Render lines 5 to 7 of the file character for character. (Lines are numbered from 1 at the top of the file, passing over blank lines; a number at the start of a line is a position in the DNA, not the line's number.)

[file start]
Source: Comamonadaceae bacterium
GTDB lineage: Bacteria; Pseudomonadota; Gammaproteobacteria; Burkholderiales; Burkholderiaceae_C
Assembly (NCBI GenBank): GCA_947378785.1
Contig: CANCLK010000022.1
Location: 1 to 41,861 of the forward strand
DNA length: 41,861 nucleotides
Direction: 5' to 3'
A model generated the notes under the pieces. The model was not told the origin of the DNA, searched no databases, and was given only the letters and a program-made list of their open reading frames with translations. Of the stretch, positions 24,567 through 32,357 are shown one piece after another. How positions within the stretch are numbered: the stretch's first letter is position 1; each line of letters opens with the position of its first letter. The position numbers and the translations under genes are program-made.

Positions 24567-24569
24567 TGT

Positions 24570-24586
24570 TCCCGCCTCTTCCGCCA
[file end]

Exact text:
Location: 1 to 41,861 of the forward strand
DNA length: 41,861 nucleotides
Direction: 5' to 3'